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Updated on January 1, 2011

Poor Misunderstood Creatures of the Forest

I've been fascinated with trolls and mythical creatures since I was a little girl. What a joy it is now to share my passion with my kiddos. Recently, we enjoyed a unit study on Trolls at our annual heritage camp. This lens was created as a part of that study.

Unit Study Activities

  • Incorporate Literature (many suggestions of titles and activities to follow)
  • Create troll sculptures with natural materials (twigs, segments of logs, lichen, pine cones, oak galls, acorns, etc.) to ward off 'evil spirits' from your garden
  • Create troll masks
  • Gather your friends and perform "Three Billy Goats Gruff" on stage for your parents
  • Create a lapbook of trolls & other mythological creatures of Norse mythology

The Trouble With Trolls - by Jan Brett

Trouble with Trolls
Trouble with Trolls

This book has a Scandinavian setting. A young girl decides to visit her cousin on the other side of Mount Baldi with her dog, Tuffi. It takes all morning to walk up the mountain, and no time at all to ski down the other side. But this day, there is trouble with trolls – they want Tuffi! The young girl keeps outsmarting one troll after another by giving them articles of clothing, until she finally runs out of things to do at the top of the mountain where they are gathered for her dog. It is then that she gets an inspiration – and all of her clothes back – as well as a safe trip down the mountainside with Tuffi.


Activities to Accompany "Trouble WIth Trolls"

Integrating Literature

* Review News Notes for this story

* Complete the Piggy Backs Web Project for this story, which includes these activities:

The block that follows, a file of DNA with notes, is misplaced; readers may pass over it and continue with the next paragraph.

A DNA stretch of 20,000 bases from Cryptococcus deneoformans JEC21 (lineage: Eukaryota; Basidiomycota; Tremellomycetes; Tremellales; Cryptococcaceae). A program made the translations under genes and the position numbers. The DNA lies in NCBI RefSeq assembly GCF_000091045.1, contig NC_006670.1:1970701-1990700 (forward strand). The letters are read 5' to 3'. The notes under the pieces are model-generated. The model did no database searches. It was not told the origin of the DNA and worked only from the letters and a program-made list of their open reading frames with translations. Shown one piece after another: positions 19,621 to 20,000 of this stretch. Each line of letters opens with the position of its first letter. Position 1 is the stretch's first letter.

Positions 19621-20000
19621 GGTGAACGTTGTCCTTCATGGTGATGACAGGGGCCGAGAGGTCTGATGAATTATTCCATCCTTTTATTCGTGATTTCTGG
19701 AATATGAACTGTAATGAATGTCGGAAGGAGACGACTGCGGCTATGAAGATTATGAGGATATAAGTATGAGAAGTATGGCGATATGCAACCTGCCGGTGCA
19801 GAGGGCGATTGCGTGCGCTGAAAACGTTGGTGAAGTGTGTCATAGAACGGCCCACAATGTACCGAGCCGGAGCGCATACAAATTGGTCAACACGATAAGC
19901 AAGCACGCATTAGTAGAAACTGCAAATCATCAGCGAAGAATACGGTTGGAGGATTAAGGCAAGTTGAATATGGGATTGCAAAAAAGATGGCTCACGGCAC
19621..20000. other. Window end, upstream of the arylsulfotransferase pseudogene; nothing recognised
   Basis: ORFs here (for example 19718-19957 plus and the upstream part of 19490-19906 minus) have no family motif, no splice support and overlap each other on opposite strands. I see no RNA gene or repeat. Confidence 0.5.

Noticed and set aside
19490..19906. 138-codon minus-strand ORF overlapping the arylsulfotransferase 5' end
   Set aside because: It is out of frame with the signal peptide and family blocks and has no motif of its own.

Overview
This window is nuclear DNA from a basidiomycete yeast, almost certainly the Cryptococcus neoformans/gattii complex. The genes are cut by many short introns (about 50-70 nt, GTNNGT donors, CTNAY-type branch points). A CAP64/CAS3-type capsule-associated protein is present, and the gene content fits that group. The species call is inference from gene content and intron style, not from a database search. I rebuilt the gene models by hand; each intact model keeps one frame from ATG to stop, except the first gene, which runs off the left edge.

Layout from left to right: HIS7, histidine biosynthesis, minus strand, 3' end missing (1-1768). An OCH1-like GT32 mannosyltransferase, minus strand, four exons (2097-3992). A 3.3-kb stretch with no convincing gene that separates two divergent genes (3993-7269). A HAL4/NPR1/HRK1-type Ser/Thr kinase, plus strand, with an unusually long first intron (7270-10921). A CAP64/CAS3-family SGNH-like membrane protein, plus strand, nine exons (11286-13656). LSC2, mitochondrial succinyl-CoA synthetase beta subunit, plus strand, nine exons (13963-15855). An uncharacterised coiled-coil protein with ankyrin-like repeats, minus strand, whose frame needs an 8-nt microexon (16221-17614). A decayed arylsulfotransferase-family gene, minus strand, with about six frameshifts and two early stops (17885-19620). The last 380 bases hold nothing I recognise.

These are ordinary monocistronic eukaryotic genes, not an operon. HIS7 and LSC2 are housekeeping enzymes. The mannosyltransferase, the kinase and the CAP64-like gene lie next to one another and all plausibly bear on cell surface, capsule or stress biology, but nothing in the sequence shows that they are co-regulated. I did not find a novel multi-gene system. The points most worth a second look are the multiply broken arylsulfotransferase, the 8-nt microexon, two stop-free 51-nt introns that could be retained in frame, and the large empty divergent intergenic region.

o Norway Research Project

o Comprehension Activity

o Writing Activity

o Prepare Open-Faced Sandwiches

o Plastic Canvas or Cross Stitch Activity

* Make a Troll Pencil Topper

* Throughout this story at the bottom of the page, there is activity underground. The entire page is bordered by the outdoor scenery until we check out the bottom and about one-fourth of the way up each side. It shows the underground home of the trolls and a hedgehog that gets inside. Page after page, watch the adventures going on indoors as well as outdoors.

* Students can write story text for the underground story, which is almost a wordless picture book accompanying the main story. They can describe the home, what made them leave, and then the activity of the hedgehog. They are free to write their own ending.

* The story is set in Norway. Locate this country on the map. Note the Nordic designs on the girl's clothing, the skis, the Swiss chalet. Perhaps students can design socks, sweater, or mittens in a similar style.

* Notice that these story trolls have pointed heads with white hair, pointed ears, large feet, and a twisty tail. Their clothing is patched. At the easel, students can create their own version of a troll, or use these same characteristics. For our heritage camp, we used the kids' illustrations to create badges (2.25" pin-backed metal buttons - created with Badge-a-Minit) that featured their 'troll' name.

* This would be a good story to do as a play.

* Write a story about another encounter with these trolls and the way they could be outsmarted another day.

Trollwatch International - Troll App for iPhone & iTouch

Check out this fun application for the Apple iPhone and iTouch, Troll Watch.

Three Billy Goats Gruff - Norwegian Folktale

Activities to Accompany "Three Billy Goats Gruff"

Integrating Literature

* Make a bridge with Popsicle sticks. Make the goats and troll from the story The Three Billy Goats Gruff out of air-dry or polymer clay.

* Bring in goat's milk for the children to taste. Ask a local farmer to bring some in. (Always check with parents before giving your students any unusual foods.)

* Also ask a local farmer if they would be willing to bring in a goat for the children to see and touch.

* Use printable mask pictures of goats and/or trolls for the kids to color and cut out.

* Make marionettes and stick puppets and use them to retell the story.

“Last of all Hurin stood alone. Then he cast aside his shield, and wielded an axe two-handed; and it is sung that the axe smoked in the black blood of the troll-guard of Gothmog until it withered, and each time that he slew Hurin cried 'Aure entuluva!”

~ JRR Tolkien

Take a moment to share a story of your favorite troll.

Do You Like Trolls?

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    • lemonsqueezy lm profile image

      lemonsqueezy lm 6 years ago

      The troll that comes to my mind is the troll under the bridge in The Three Billy Goats Gruff. It was a troll, right?